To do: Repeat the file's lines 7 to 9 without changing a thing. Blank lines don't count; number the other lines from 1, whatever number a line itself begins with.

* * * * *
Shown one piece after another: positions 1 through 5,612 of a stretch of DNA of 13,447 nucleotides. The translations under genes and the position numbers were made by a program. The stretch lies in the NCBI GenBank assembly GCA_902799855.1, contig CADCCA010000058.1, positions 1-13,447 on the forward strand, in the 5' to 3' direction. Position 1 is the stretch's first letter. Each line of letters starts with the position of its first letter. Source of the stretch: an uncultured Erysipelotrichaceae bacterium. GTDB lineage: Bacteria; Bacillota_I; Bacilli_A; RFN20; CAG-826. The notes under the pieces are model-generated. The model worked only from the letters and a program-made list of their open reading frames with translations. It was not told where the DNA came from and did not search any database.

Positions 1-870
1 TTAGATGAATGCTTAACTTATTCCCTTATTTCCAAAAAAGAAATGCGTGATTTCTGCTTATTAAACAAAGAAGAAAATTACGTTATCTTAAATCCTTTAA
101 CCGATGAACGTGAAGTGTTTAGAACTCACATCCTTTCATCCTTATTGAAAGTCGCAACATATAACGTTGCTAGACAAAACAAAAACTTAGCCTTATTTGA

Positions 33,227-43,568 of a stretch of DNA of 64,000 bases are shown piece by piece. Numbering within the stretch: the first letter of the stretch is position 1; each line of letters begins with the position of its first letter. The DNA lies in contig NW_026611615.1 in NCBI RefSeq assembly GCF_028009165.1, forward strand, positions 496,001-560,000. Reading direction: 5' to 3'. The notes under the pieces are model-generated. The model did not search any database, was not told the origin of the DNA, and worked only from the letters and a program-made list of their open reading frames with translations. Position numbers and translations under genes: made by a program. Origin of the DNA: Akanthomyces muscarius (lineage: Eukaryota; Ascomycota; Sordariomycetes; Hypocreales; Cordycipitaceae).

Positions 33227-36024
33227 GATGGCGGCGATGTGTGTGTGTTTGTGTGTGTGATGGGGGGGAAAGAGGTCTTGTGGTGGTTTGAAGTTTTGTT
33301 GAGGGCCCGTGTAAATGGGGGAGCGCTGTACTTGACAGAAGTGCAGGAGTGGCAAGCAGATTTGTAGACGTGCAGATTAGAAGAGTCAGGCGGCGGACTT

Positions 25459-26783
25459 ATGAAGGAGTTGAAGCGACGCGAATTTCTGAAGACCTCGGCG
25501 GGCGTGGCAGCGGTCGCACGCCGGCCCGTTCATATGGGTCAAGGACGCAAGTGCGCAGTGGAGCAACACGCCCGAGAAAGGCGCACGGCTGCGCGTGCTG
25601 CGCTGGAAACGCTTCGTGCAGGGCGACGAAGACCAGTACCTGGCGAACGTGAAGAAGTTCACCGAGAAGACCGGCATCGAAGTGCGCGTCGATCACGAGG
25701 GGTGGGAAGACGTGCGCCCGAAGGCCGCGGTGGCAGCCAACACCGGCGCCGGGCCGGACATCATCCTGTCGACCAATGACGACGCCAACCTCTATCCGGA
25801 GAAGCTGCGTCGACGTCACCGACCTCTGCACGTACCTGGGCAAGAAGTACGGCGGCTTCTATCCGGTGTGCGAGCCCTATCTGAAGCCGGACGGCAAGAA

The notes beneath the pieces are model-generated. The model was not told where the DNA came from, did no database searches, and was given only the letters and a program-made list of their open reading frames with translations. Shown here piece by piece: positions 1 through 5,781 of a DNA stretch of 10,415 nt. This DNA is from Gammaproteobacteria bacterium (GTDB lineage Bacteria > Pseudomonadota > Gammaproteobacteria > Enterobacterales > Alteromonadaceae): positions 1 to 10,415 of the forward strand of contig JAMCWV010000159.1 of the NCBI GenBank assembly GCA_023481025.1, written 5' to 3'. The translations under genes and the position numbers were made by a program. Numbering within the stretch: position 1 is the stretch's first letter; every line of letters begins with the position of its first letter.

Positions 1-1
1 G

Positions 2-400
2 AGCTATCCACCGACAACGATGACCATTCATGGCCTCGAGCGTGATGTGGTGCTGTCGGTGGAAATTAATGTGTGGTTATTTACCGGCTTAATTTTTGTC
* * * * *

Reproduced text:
33227 GATGGCGGCGATGTGTGTGTGTTTGTGTGTGTGATGGGGGGGAAAGAGGTCTTGTGGTGGTTTGAAGTTTTGTT
33301 GAGGGCCCGTGTAAATGGGGGAGCGCTGTACTTGACAGAAGTGCAGGAGTGGCAAGCAGATTTGTAGACGTGCAGATTAGAAGAGTCAGGCGGCGGACTT

Positions 25459-26783